IoRegisterShutdownNotification 0x805f5d66 ntoskrnl.exe (\Driver\WMIxWDM)
CmRegisterCallback 0x81b92d60 UNKNOWN (--)

ZeroAccess Rogue Kernel Timers

   

In early January 2011, when Frank Boldewin and I were working on finding artifacts of Rustock.B and Rustuck.C in memory, he suggested that a plugin for analyzing kernel timers be added to Volatility. I drafted up a copy and then forgot about it until he reminded me this week, and guess what - just in time to be useful. I will go into depth on kernel timers next Volatility Friday, but for now you can see yet another strong factor in memory that indicates something suspicious is going on.

$ python vol.py -f zeroaccess2.vmem timers
Volatile Systems Volatility Framework 2.1_alpha
Offset DueTime Period(ms) Signaled Routine Module
0x805598e0 0x00000084:0xce8b961c 1000 Yes 0x80523dee ntoskrnl.exe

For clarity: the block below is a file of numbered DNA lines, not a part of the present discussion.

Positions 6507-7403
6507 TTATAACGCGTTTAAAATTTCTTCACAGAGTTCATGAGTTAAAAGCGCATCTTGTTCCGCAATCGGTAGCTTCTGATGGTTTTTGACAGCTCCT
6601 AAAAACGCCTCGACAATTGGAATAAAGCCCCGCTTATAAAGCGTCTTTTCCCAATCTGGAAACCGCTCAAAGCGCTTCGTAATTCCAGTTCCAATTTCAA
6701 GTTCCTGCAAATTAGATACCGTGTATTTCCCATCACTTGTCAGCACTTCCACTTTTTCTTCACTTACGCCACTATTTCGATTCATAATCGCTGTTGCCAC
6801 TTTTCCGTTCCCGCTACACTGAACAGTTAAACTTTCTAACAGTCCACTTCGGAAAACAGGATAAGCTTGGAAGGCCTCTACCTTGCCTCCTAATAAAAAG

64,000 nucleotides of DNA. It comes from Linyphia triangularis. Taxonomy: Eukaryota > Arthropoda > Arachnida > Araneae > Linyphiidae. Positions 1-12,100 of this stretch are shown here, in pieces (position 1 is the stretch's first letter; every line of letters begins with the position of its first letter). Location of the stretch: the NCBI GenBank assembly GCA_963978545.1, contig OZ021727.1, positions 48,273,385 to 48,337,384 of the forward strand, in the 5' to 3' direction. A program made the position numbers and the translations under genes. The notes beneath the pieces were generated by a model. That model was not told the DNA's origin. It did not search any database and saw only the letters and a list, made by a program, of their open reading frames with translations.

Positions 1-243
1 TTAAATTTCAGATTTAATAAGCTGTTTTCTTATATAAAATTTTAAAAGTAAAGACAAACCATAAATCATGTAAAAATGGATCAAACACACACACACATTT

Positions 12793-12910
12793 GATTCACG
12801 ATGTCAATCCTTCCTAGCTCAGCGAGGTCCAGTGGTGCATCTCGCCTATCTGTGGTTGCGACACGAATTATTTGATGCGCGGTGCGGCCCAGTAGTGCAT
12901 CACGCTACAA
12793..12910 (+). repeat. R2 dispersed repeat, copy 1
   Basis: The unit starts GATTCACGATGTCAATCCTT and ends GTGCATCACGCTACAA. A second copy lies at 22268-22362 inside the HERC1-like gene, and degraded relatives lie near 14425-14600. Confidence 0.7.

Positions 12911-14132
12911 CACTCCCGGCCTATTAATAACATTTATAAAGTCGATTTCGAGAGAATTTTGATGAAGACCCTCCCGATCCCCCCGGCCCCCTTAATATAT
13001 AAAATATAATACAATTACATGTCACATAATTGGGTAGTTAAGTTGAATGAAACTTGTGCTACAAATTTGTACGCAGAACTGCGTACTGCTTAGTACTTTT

0x820a1e08 0x00000084:0xdf3c0c1c 30000 Yes 0xb2d2a385 afd.sys
0x81ebf0b8 0x00000084:0xce951f84 0 - 0xf89c23f0 TDI.SYS
0x8055b200 0x00000086:0x1c631c38 0 - 0x80534a2a ntoskrnl.exe
0xf842f270 0x00000084:0xd0fea092 0 - 0xf84111b4 Ntfs.sys
0xb27f3990 0x00000084:0xd36a83fa 0 - 0xb27e4385 srv.sys
0x805516d0 0x00000084:0xda9d7dbc 60000 Yes 0x804f3eae ntoskrnl.exe
0x80550ce0 0x00000084:0xd11d9f24 0 - 0x8053b8fc ntoskrnl.exe
0x80551800 0x00000084:0xcebda77e 1000 Yes 0x804f3716 ntoskrnl.exe
0x82255720 0x80000084:0xb14adbda 0 - 0x80534e48 ntoskrnl.exe
[snip]
0x81dbeb78 0x00000131:0x2e896402 0 - 0xf83faf6f NDIS.sys
0x81e8b4f0 0x00000131:0x2e896402 0 - 0xf83faf6f NDIS.sys
0x81eb8e28 0x00000084:0xe5855f6a 0 - 0x80534e48 ntoskrnl.exe
0xb20bbbb0 0x00000084:0xd4de72d2 60000 Yes 0xb20b5990 UNKNOWN
0x8210d910 0x80000000:0x0a7efa36 0 - 0x80534e48 ntoskrnl.exe
0x82274190 0x80000000:0x711befba 0 - 0x80534e48 ntoskrnl.exe
0x81de9690 0x80000000:0x0d0c3e8a 0 - 0x80534e48 ntoskrnl.exe

Conclusion and Source Code

   

Thanks again to Frank, Guiseppe, and Marco for sharing the results of their analysis and ultimately making this blog post possible (without doing my own RE).

   

Download the ZeroAccess Volatility Plugin here. Play with it, learn from it, enoy it!

Posted 14th October 2011 by Michael Hale Ligh

   

출처: <http://mnin.blogspot.kr/2011/10/zeroaccess-volatility-and-kernel-timers.html>